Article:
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Here's why you should watch Earth

April 22, 2009 12:17 IST

After several days of trekking across the Kalahari, the matriarch finally leads the herd to a water hole in the desert. But soon the elephants realise they are not alone, there are hungry lions around them.

In one of the most dramatic scenes in Disney's Earth, a spectacular, suspenseful and entertaining film, we learn that while the elephants dominate the water hole during the day, lions, which can see far better in the darkness, are not only after water but also the calf.

The elephants gather around the calf to form a wall but the lions are not giving up easily.

You watch from the edge of your seat, wondering, if calf and its mother will survive the night?

Earth which opens in thousands of screens on Earth Day (April 22) is narrated by the veteran actor James Earl Jones; there is plenty of funny, romantic and feisty scenes in the film apart from poignant stories. It offers compellingly fascinating stories of three animal families and their amazing journeys across the planet over a year.

Disney has promised to plant a tree for every person who sees this documentary during its opening week. Nature movies in recent years have had big audiences, and a few have grossed over $100 million worldwide. Disney press release says the tree plantings will target the Brazilian Atlantic Forest, which is considered the most endangered rain forest in the world. 

Directed by Alastair Fothergill and Mark Linfield, the acclaimed creative team behind the Emmy Award-winning Planet Earth, this is a film full of wonders and majestic scenery. And yet it is not all that pretty. When you watch hundreds of elephants dragging themselves across arid African landscape in search of water, you not only feel for them but may also start wondering what the humankind has been doing with our natural resources.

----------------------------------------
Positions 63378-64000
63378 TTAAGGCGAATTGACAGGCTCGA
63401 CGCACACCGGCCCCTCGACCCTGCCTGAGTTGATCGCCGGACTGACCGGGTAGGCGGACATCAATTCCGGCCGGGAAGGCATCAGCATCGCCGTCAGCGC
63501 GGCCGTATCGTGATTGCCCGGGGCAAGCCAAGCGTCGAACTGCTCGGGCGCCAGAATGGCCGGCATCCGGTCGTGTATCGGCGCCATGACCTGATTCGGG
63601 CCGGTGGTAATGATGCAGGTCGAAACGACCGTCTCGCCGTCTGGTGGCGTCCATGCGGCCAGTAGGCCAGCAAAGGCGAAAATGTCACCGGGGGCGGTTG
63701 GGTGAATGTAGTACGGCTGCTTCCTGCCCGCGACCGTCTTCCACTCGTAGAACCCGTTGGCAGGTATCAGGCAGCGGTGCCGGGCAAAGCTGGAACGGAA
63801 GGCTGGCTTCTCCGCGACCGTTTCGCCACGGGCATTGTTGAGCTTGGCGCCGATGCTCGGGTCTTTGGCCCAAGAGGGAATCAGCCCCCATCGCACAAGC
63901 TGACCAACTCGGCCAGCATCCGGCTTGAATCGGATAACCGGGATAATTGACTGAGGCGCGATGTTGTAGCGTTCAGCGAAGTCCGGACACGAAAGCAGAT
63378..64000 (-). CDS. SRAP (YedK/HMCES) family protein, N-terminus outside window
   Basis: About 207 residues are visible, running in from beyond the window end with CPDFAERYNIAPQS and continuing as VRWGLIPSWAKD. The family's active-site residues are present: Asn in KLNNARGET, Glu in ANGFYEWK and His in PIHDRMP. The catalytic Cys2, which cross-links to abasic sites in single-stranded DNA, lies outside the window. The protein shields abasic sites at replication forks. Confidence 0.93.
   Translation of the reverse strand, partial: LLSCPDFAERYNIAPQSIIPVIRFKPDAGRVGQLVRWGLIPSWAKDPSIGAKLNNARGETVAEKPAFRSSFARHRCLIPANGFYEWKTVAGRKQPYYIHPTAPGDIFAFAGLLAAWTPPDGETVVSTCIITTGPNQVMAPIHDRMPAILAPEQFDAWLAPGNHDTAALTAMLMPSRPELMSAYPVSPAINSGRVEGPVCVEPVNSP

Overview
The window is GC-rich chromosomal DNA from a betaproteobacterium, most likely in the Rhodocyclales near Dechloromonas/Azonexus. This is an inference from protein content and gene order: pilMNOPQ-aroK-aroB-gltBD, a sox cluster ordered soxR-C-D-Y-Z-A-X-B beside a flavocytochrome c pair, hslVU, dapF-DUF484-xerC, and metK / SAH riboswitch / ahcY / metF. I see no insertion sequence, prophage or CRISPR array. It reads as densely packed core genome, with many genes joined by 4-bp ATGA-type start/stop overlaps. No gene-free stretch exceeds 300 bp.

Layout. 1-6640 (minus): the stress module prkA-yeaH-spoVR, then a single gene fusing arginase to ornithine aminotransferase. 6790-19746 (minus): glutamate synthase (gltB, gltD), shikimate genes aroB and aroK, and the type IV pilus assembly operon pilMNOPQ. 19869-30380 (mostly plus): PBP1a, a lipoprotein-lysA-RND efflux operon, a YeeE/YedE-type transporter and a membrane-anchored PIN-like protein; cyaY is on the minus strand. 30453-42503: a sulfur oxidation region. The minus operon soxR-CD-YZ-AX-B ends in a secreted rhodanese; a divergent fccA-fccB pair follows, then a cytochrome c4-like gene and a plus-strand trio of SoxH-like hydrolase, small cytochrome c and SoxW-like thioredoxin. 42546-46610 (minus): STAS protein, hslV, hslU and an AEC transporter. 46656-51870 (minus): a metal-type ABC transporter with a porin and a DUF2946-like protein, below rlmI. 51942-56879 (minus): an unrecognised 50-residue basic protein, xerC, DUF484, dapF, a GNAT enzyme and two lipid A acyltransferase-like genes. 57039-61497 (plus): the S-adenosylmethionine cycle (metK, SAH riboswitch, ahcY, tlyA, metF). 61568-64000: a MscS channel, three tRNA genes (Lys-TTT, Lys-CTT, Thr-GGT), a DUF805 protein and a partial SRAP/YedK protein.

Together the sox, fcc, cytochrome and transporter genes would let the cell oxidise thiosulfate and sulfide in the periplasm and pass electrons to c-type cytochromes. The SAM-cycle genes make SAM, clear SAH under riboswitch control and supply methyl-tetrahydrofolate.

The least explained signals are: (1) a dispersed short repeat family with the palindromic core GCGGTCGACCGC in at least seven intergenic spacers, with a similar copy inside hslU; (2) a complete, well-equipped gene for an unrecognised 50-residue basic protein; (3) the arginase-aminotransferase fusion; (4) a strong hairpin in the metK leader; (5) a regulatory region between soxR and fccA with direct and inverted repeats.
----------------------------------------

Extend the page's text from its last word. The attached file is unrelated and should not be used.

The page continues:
Though the film does not always tell us where some scenes were shot, it is reported that it was photographed in some 50 countries. Some of its most dramatic scenes show birds from Mongolia fighting hard to survive the wintry Himalayan mountains to spend a few months in the warm Indian climate.

A scene from Earth'We literally filmed from pole to pole," says director Alastair Fothergill in the production notes. 'It's a celebration of the beauty of the entire planet. In a sense, Earth is like the overture in an opera. It's the very, very best together in a wonderful epic celebration, so it's a wonderful opener for the whole of the Disney nature series of movies.' He adds that starting in the arctic winter just 700 miles from the North Pole, Earth follows the sun's warming influence as it travels south right down to the Antarctic.

'This epic global journey is told through the eyes of three key animal families,' he adds ' We watch as a polar bear mother struggles to feed her newborn cubs as the sun melts the ice beneath their feet. We marvel at the determination of an elephant mother as she guides her tiny calf on an endless trek across the Kalahari Desert in search of fresh water. We follow a humpbacked whale mother and her calf as they undertake the longest migration of any marine mammal -- 4,000 miles from the tropics to the Antarctic in search of food.'

The reason the film was shot in extreme environment was to remind the viewers that the animals and birds in the region where survival is tough are facing additional problems because of global warming and other problems created by people across the world.